Seminar Abstract

Ben Livneh

Tuesday, January 12, 2010
1:30-3:00

Diagnostics and enhancements to the Noah LSM snow model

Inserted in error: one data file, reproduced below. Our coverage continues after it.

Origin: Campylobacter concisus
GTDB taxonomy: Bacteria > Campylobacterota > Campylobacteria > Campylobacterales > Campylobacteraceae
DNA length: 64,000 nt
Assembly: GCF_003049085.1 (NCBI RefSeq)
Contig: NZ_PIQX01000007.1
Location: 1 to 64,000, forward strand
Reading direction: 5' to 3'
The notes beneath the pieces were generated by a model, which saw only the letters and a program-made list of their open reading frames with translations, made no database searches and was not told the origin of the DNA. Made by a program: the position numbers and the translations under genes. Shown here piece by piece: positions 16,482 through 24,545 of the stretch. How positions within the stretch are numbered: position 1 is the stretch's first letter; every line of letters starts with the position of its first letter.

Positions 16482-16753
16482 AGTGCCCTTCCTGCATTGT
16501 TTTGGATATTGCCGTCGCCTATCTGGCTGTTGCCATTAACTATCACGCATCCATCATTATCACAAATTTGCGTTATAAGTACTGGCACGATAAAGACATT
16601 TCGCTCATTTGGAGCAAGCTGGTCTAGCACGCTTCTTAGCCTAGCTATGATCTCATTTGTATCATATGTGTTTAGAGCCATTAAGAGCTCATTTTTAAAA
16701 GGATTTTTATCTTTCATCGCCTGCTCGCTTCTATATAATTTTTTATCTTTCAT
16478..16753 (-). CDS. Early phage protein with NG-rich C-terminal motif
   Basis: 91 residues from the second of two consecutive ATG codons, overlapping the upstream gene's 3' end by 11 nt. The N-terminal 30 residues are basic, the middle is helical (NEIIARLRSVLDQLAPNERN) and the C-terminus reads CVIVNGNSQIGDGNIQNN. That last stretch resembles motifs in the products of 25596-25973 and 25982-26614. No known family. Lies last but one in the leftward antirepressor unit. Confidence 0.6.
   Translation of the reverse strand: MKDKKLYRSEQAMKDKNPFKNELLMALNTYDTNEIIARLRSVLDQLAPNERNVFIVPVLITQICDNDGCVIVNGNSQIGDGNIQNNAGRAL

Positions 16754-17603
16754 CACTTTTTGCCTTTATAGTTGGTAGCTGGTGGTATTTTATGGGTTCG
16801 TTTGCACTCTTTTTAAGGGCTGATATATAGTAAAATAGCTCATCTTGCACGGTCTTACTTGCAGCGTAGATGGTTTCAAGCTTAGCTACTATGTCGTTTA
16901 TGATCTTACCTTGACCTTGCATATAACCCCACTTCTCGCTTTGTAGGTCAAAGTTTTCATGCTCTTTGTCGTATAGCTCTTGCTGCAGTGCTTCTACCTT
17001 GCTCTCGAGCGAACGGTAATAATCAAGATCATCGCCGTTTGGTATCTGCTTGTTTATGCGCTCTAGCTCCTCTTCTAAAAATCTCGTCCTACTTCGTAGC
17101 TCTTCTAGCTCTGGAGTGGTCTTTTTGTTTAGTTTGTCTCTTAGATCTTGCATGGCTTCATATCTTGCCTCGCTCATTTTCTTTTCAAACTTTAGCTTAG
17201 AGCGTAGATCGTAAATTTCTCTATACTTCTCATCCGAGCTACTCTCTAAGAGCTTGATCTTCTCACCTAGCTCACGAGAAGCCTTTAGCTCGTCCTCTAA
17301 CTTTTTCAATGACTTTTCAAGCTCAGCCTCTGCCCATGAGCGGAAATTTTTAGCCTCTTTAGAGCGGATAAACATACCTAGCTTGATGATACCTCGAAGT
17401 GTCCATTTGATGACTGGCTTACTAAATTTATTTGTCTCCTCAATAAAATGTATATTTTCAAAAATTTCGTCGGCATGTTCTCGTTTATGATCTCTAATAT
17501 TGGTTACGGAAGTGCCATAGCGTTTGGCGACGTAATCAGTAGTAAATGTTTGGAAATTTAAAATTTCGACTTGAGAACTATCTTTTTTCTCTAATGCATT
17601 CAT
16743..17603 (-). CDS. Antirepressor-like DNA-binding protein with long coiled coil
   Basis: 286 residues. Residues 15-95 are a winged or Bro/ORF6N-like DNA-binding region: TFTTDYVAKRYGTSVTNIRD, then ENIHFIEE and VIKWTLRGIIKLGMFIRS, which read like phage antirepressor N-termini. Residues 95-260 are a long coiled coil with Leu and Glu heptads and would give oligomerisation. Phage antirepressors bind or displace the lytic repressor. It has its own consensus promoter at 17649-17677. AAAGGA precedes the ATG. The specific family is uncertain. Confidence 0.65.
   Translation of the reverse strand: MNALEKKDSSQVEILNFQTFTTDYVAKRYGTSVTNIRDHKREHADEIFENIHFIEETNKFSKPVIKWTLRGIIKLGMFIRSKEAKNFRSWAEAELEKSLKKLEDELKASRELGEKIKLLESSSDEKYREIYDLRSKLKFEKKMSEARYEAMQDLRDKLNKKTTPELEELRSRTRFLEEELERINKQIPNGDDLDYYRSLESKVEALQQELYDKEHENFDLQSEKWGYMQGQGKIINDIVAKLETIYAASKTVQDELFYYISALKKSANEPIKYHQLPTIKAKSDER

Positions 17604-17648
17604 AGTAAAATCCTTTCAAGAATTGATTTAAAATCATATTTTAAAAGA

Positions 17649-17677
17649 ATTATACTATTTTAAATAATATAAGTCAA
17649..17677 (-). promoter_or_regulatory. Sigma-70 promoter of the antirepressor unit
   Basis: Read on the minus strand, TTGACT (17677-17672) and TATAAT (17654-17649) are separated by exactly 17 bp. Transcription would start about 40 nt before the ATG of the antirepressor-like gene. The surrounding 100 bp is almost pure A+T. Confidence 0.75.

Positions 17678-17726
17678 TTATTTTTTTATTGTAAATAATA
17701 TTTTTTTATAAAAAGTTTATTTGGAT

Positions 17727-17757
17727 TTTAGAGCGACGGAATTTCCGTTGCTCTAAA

Land surface models play an important role in the performance of atmospheric simulations, representing the lower boundary, which partitions radiative inputs into heat fluxes.  Correctly predicting snow cover is particularly important, since it greatly alters the response of the land surface (largely because of the strong contrast in albedo of snow covered and snow free areas), through altered heat fluxes and surface temperature. A downward snow water equivalent (SWE) bias in the snow model of the Noah land surface scheme used in the NCEP suite of numerical weather and climate prediction models (as well as most versions of the WRF model) has been noted by several investigators.  This bias motivated a series of offline tests of model extensions and improvements intended to reduce or eliminate the bias.  These improvements include changes to the model’s albedo formulation to include a parameterization for aging of snowpacks, changes to how pack temperature is computed, and inclusion of a provision for refreeze of liquid water in the pack. Less extensive testing was done on the performance of model extensions with alternate areal depletion parameterizations.  Model improvements were evaluated through comparisons of point simulations with NRCS Snowpack Telemetry (SNOTEL) SWE data for deep mountain snowpacks at selected stations in the western U.S., as well as simulations of snow areal extent over the CONUS domain, compared with observations from the NOAA Interactive Multisensor Snow and Ice Mapping System (IMS). The changes noted generally improved greatly on the model’s ability to simulate snow water equivalent in deep snowpacks, and the areal extent of snow cover over the CONUS.